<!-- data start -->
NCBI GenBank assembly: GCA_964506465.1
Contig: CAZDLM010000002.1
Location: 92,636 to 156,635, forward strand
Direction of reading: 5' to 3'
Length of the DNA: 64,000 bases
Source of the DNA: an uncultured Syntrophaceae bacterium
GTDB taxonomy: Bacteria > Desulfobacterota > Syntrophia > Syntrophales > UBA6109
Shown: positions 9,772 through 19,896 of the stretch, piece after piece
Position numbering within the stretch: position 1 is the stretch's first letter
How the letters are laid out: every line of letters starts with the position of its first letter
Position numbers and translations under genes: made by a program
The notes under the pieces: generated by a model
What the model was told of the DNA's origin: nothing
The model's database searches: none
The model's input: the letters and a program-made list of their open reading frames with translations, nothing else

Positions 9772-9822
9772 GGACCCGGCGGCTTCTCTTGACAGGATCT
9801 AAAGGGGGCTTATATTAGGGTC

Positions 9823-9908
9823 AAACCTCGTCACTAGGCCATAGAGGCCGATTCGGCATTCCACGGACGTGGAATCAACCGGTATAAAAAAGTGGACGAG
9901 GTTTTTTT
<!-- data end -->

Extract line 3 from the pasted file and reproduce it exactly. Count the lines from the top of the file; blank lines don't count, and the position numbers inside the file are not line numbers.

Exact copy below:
Location: 92,636 to 156,635, forward strand